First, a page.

The independent think tank, the Resolution Foundation, has just published a new report, Who Gains from Growth?, which reveals the alarming extent to which living standards for low and middle-income households will tumble by 2020 – even if the economy improves – while the rich get steadily richer. The report makes the case well for tackling the growing polarisation between the richer and poorer halves of the country through better vocational training, subsidised childcare and a living wage. These are all worthwhile objectives.
But as long as capital is free to relocate jobs to countries where wages are lower, the spoils of growth go largely to top earners and the Government favour finance over manufacturing, then these remedies can only have a limited effect.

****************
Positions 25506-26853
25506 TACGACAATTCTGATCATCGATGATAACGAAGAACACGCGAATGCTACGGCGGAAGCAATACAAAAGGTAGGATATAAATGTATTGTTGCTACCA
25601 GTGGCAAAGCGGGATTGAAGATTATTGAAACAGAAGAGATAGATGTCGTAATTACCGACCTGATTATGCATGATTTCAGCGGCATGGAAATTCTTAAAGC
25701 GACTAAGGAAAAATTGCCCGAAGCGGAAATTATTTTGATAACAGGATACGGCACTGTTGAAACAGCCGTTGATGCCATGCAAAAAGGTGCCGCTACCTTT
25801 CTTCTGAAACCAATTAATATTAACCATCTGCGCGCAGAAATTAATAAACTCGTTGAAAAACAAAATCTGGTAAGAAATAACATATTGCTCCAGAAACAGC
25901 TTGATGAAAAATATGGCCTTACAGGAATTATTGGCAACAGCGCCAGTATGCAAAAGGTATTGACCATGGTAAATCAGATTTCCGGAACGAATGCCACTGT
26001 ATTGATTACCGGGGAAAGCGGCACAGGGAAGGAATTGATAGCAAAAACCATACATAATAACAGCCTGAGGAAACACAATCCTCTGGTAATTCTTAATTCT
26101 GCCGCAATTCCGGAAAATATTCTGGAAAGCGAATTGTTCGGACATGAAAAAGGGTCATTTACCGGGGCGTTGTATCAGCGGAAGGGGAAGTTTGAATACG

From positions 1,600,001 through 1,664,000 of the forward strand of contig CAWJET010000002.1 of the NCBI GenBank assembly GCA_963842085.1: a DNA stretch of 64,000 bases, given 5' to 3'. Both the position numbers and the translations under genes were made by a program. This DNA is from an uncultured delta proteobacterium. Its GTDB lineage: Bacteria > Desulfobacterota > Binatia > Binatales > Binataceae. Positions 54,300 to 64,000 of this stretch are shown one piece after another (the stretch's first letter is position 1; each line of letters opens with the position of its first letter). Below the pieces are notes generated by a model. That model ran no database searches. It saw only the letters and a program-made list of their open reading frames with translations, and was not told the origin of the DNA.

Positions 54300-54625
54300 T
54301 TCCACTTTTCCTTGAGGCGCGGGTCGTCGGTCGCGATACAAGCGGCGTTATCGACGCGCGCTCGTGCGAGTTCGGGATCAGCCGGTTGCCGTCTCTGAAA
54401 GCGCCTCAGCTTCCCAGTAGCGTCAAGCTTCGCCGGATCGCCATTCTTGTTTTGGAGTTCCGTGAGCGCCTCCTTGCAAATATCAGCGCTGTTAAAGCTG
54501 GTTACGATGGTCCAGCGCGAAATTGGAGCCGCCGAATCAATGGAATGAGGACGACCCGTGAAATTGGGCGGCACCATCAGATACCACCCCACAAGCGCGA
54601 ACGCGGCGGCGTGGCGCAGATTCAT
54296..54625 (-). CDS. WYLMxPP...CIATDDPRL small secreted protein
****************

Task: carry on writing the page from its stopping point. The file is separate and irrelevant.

As Marx pointed out, the production of surplus value underpins capital accumulation, and the immiseration of the working class necessarily follows. With the end of the post-war boom – when wages rose steadily, but which can now be seen as the temporary blip it was always going to be – this process can be witnessed in the steady reduction in the share of GDP going to wages over the last 30 years in the US and Britain as a rising proportion goes to profits. The adoption by Labour of policy to introduce a more progressive tax system, develop a proper industrial strategy and, who knows, even re-introduce capital controls, would be a significant step in the right direction. Of course, this would require radical decisions, but perhaps we can see the People’s Charter become a rallying call across the movement!